Judge: Air quality falls under state controlBISMARCK (AP) — The North Dakota attorney general said he’s hoping a judge’s ruling on a dispute over air quality rules will convince a federal agency to adopt a state Health Department proposal on haze pollution from two power plants.
BISMARCK (AP) — The North Dakota attorney general said he’s hoping a judge’s ruling on a dispute over air quality rules will convince a federal agency to adopt a state Health Department proposal on haze pollution from two power plants.
The state has argued that a proposed rule by the federal Environmental Protection Agency would require the Milton R. Young and Leland Olds electric power plants to use a pollution-control technology that is too expensive and may not work.
A motion to resolve the dispute was filed in federal court by Minnkota Power Cooperative Inc., which owns the Milton R. Young plant near Center. U.S. District Judge Daniel Hovland said in a 34-page ruling issued Thursday that the state’s findings about pollution-control technology were not unreasonable.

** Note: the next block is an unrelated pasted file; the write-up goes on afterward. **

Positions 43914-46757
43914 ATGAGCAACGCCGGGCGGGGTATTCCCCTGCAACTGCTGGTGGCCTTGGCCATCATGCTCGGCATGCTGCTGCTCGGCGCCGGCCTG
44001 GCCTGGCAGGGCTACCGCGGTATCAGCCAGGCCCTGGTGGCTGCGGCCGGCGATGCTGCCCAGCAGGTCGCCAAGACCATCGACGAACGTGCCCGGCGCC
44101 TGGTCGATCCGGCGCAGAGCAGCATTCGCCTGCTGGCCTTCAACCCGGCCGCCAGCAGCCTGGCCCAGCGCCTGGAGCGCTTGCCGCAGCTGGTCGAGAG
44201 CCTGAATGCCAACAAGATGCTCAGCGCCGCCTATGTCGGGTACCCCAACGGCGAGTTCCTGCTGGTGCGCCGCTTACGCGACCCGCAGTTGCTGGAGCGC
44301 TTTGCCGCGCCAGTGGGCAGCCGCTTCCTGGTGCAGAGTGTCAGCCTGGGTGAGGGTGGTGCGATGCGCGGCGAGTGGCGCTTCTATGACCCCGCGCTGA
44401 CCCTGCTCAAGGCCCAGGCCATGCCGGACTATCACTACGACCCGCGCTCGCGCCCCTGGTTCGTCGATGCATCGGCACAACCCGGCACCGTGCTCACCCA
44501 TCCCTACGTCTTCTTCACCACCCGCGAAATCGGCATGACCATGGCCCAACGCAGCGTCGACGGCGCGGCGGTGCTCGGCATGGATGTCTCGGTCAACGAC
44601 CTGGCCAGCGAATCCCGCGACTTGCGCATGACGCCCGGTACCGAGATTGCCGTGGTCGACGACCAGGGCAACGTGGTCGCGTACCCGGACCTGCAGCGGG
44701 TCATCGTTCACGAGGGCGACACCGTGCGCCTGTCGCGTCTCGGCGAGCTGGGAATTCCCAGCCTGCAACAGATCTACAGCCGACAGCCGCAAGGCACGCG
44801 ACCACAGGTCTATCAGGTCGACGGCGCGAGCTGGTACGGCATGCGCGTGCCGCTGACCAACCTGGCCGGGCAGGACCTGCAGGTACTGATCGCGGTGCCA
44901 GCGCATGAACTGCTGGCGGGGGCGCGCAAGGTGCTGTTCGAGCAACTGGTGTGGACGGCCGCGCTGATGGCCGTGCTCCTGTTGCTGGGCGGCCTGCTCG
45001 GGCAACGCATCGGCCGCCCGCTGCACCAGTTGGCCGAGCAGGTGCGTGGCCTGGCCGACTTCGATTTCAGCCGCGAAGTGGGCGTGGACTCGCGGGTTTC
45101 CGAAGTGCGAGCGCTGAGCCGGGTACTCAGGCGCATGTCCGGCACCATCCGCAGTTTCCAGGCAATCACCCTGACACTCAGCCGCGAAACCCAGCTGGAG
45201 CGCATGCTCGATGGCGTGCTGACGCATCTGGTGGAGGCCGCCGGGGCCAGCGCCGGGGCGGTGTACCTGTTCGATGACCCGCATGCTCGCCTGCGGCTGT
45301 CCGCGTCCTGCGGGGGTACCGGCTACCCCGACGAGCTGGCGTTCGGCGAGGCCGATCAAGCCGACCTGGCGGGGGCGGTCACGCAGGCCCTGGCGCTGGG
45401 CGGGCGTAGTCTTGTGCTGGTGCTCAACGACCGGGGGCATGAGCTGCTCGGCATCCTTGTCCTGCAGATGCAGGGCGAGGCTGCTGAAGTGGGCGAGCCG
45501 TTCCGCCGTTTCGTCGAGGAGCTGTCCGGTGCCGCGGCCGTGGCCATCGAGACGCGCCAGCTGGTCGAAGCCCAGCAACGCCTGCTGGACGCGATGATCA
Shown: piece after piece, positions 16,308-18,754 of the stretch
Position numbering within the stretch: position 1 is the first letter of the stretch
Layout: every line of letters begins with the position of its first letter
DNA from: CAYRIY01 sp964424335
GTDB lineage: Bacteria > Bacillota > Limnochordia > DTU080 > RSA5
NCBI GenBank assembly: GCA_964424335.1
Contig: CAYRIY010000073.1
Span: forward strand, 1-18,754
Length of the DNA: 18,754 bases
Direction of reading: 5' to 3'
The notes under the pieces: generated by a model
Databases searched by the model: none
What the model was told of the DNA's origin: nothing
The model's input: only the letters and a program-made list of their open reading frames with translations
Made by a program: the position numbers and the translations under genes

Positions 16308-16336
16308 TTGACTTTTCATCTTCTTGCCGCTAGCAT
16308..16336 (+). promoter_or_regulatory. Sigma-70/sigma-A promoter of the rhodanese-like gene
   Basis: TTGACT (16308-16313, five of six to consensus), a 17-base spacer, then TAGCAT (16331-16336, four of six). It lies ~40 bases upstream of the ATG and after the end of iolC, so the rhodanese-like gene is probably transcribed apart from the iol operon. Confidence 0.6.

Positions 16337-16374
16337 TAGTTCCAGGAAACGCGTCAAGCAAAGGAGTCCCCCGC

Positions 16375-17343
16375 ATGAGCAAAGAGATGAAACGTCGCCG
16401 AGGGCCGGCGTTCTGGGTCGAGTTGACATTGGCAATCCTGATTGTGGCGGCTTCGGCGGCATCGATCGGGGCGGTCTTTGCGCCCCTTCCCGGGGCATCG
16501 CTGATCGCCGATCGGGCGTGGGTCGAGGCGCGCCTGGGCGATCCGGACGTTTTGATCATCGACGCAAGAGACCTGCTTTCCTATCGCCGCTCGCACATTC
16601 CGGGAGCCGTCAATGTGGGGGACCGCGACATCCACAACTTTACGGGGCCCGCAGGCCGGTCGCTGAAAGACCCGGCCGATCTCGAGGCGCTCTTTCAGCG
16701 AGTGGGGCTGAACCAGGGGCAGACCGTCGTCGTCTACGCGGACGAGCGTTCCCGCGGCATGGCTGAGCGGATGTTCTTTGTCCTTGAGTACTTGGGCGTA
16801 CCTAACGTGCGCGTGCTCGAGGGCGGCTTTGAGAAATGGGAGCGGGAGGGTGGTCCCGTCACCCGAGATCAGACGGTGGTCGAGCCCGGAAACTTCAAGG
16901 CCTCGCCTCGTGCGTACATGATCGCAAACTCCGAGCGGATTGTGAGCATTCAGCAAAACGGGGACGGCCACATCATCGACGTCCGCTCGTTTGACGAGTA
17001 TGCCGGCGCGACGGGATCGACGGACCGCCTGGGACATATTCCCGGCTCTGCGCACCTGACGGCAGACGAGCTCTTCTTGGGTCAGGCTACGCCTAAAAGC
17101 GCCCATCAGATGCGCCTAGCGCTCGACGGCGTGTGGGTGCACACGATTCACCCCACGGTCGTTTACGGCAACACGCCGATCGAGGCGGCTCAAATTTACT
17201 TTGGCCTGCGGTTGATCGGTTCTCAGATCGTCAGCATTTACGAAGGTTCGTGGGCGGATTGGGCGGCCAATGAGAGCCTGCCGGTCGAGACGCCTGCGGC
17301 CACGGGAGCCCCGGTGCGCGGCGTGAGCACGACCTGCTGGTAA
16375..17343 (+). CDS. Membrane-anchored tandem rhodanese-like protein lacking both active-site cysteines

“It is well-established that the EPA has the burden of proof throughout the dispute resolution process,” Hovland wrote. “The court finds that the EPA has not met that burden.”
EPA officials were not immediately available for comment.
North Dakota Attorney General Wayne Stenehjem said the opinion upholds the state’s authority to enforce state and federal air quality laws.
“These issues are about North Dakota’s sovereignty, its authority, and its demonstrated commitment to protect its environment and economic well-being,” Stenehjem said in a statement.
The proposal by the state Health Department would require Minnkota to install pollution controls at a cost of more than $400 million, Stenehjem said.
“The Health Department made its determination after a four-year process in which it consulted extensively with the EPA, considered comments submitted by the public and reviewed hundreds of pages of technical materials,” Stenehjem said.
The state proposal calls for improved scrubbers that would remove more sulfur dioxide and other acidic gasses at the two stations. The EPA wants to use a more sophisticated — and costly — method of treating the plants’ exhaust.